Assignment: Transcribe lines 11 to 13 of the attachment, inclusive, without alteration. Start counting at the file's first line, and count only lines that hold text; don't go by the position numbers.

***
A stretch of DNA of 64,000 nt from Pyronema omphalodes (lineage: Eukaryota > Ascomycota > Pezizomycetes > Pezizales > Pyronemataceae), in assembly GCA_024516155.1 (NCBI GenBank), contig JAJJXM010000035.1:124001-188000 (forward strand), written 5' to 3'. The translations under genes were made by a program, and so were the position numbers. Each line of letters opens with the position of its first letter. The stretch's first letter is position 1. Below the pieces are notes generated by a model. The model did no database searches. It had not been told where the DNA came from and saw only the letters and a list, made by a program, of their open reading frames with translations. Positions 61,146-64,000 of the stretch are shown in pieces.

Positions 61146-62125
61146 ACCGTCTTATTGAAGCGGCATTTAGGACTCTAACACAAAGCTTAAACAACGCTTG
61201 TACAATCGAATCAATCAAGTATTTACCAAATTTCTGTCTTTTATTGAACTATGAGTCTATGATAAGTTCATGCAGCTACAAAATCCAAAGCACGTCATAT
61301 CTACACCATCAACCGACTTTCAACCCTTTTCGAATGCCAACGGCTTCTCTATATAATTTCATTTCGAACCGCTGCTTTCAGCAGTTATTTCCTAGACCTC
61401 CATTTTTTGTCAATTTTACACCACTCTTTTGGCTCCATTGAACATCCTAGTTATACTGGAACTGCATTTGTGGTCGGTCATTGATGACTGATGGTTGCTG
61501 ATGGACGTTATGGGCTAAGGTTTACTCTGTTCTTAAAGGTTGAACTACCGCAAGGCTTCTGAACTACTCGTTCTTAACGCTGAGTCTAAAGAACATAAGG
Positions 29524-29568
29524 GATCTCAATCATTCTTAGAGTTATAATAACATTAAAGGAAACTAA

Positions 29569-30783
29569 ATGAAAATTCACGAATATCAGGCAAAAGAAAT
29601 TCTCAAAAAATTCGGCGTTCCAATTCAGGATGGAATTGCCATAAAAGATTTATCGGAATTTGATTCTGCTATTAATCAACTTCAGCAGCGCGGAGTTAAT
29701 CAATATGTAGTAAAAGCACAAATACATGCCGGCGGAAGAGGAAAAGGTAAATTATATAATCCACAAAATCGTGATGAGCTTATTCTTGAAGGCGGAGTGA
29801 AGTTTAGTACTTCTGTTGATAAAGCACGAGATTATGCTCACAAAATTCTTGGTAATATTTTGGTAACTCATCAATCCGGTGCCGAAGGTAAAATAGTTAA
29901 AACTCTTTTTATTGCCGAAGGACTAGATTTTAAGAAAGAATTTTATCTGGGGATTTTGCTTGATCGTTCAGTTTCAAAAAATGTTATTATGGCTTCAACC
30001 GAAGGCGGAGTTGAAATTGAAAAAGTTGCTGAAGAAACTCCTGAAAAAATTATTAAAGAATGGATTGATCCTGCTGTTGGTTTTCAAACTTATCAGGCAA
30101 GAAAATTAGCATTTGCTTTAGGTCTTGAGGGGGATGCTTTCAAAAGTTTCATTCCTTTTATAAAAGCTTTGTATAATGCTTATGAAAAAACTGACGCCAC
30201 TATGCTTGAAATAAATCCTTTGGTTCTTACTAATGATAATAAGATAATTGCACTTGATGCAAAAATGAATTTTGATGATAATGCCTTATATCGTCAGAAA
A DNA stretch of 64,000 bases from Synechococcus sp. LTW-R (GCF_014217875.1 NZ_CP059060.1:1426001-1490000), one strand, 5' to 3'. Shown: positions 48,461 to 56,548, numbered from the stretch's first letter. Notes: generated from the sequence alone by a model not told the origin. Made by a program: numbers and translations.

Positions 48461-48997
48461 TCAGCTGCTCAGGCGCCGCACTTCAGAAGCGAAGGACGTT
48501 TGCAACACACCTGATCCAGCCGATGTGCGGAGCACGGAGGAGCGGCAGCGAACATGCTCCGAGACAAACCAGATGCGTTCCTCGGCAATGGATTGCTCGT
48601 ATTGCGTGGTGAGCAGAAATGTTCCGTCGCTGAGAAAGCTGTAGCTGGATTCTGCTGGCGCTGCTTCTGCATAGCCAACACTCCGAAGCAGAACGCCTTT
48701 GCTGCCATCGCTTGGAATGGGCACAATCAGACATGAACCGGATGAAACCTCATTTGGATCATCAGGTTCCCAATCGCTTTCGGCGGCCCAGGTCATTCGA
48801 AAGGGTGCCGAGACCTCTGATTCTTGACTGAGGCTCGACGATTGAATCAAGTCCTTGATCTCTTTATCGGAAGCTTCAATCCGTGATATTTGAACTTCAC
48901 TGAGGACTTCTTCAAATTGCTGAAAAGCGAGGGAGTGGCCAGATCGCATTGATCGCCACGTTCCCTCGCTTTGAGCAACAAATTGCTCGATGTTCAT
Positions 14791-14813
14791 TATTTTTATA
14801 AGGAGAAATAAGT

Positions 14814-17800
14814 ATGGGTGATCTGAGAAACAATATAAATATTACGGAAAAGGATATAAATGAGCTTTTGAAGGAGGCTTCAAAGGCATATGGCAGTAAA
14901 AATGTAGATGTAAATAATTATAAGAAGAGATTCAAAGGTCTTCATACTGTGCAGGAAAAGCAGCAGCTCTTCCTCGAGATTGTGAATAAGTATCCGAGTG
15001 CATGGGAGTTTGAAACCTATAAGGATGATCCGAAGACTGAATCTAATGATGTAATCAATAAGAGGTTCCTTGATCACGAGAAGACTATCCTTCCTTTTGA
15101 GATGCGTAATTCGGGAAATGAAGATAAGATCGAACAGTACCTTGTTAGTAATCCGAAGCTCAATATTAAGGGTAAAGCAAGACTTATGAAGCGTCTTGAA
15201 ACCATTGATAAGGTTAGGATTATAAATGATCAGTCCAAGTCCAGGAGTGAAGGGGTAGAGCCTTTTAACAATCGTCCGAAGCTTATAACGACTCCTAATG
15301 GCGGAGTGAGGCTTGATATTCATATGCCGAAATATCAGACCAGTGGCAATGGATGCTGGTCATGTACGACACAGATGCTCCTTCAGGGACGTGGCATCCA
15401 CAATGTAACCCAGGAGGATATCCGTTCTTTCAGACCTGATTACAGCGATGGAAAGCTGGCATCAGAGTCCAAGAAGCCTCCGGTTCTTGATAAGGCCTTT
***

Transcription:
29569 ATGAAAATTCACGAATATCAGGCAAAAGAAAT
29601 TCTCAAAAAATTCGGCGTTCCAATTCAGGATGGAATTGCCATAAAAGATTTATCGGAATTTGATTCTGCTATTAATCAACTTCAGCAGCGCGGAGTTAAT
29701 CAATATGTAGTAAAAGCACAAATACATGCCGGCGGAAGAGGAAAAGGTAAATTATATAATCCACAAAATCGTGATGAGCTTATTCTTGAAGGCGGAGTGA